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Doomsday Clock Moves Forward

A group of prominent international scientists say the inability of world leaders to make progress on nuclear weapons reduction and proliferation, and continued inaction on climate change, has led them to move the hands of the Doomsday Clock one minute closer to midnight - the hour that symbolizes possible global destruction.

Efforts to rid the world of nuclear weapons continue to meet obstacles, and that is one main reason why the Bulletin of the Atomic Scientists moved the Doomsday Clock forward to five minutes to midnight.

"Today with the clear and present dangers of nuclear proliferation, climate change and the continued challenge to find new and sustainable and safe sources of energy, business as usual reigns the norm among world leaders," announced Lawrence Krauss, co-chair of the group's board of sponsors.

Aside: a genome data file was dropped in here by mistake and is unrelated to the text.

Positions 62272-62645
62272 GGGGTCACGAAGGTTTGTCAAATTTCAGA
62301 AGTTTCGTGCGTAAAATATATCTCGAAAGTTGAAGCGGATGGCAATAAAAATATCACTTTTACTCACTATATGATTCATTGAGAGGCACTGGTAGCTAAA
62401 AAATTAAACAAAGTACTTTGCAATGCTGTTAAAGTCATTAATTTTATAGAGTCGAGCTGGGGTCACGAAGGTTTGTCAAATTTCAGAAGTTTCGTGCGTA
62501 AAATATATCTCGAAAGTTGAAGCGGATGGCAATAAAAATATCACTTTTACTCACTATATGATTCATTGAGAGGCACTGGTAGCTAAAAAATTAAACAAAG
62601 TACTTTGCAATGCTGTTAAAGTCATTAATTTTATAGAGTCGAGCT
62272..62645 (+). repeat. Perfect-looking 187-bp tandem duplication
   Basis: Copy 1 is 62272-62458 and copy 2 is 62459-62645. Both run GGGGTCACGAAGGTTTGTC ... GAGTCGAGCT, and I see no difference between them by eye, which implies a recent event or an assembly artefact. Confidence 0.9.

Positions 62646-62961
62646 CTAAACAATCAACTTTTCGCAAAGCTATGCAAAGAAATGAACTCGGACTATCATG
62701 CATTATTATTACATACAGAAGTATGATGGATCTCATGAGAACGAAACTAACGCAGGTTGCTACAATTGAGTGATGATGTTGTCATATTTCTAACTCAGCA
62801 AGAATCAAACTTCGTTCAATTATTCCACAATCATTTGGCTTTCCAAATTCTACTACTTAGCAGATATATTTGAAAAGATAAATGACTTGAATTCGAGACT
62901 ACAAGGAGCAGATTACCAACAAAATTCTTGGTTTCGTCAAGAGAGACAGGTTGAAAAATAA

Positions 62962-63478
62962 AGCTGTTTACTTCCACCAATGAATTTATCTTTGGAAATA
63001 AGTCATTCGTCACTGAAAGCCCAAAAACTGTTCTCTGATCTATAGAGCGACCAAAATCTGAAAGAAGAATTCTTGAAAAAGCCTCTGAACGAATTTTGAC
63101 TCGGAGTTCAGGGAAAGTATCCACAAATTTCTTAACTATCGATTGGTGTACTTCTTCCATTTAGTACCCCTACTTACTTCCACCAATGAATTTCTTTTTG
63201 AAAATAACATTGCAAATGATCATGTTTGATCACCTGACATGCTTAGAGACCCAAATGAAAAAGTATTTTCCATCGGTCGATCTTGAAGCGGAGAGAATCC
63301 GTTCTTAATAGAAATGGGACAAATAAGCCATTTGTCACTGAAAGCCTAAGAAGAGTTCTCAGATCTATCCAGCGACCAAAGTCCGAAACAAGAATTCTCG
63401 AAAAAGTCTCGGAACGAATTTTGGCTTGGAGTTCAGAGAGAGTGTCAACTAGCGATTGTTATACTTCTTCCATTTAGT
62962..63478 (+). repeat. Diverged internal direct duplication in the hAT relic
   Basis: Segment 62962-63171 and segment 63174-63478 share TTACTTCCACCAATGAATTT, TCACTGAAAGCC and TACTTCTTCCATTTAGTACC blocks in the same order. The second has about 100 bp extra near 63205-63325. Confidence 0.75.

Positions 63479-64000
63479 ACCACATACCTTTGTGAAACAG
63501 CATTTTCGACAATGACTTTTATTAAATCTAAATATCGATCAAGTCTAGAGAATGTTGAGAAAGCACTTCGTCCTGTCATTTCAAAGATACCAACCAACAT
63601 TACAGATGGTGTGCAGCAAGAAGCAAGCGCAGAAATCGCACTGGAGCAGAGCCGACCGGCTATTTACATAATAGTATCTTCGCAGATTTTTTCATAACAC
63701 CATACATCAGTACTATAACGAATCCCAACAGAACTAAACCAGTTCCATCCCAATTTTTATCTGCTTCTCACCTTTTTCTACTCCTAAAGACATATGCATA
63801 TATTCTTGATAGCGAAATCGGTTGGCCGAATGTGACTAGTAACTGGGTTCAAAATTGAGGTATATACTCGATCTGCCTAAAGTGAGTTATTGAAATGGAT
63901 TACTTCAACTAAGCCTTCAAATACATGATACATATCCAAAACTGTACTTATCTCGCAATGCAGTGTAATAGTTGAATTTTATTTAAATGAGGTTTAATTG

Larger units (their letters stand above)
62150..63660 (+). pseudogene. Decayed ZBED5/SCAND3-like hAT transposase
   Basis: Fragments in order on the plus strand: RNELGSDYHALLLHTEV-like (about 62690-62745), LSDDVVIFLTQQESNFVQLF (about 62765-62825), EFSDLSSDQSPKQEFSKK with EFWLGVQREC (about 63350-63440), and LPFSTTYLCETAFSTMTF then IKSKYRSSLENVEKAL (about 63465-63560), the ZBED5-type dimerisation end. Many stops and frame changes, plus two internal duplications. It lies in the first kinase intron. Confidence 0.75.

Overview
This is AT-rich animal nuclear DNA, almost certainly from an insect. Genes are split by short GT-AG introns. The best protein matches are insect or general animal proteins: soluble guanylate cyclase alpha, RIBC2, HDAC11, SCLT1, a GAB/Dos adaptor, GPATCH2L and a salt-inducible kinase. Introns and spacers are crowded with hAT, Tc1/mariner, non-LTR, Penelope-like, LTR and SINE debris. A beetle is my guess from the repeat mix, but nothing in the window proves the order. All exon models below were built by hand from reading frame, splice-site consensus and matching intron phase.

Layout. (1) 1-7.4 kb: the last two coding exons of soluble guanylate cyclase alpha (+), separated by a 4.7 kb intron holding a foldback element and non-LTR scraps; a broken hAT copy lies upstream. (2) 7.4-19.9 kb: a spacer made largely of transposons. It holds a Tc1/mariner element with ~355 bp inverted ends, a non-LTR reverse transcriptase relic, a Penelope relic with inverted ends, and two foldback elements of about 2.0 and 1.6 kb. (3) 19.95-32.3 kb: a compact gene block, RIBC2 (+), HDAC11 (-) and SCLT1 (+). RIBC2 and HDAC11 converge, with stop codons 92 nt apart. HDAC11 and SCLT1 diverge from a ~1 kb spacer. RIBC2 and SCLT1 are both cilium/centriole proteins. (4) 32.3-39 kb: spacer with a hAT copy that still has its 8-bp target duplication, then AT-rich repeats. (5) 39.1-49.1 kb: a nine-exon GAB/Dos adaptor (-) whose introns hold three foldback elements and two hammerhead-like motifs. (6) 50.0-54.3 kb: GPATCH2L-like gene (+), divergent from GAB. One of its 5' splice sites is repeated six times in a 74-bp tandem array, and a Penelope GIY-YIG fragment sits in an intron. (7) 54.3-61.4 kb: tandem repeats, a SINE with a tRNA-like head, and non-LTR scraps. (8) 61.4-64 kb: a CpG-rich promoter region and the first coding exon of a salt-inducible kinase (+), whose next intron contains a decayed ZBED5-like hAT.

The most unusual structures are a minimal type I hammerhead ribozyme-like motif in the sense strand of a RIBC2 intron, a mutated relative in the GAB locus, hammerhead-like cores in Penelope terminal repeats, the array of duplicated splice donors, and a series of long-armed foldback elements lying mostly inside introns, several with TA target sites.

Two years ago, hopes of nuclear cooperation between the U.S. and Russia, and the election of President Barack Obama, inspired the group to move the clock one minute back to six minutes until midnight. Now, that hope has been replaced by uncertainty.

"At a time when there are going to be elections in the United States, in Russia, in France and a change of leadership in China, there is some uncertainty therefore about the nuclear weapon programs of these countries and the policies that the new leadership will follow," said Jayantha Dhanapala of the Bulletin of the Atomic Scientists.

Robert Socolow, a member of the group's science and security board, urged world leaders to look to science for answers.

"The world is in a pickle," he warned. "Many people want to live better than they live now on a planet of finite size, not as large as we wish it were. And we have challenges to our atmosphere, to our forests, to our oceans, to our political systems, to our values."

Still, the group noted that the Arab Spring and other efforts by citizens around the globe to let their voices be heard were positive developments. Whether it is in New York or Russia, the group says people power is essential to face the world's wide range of challenges.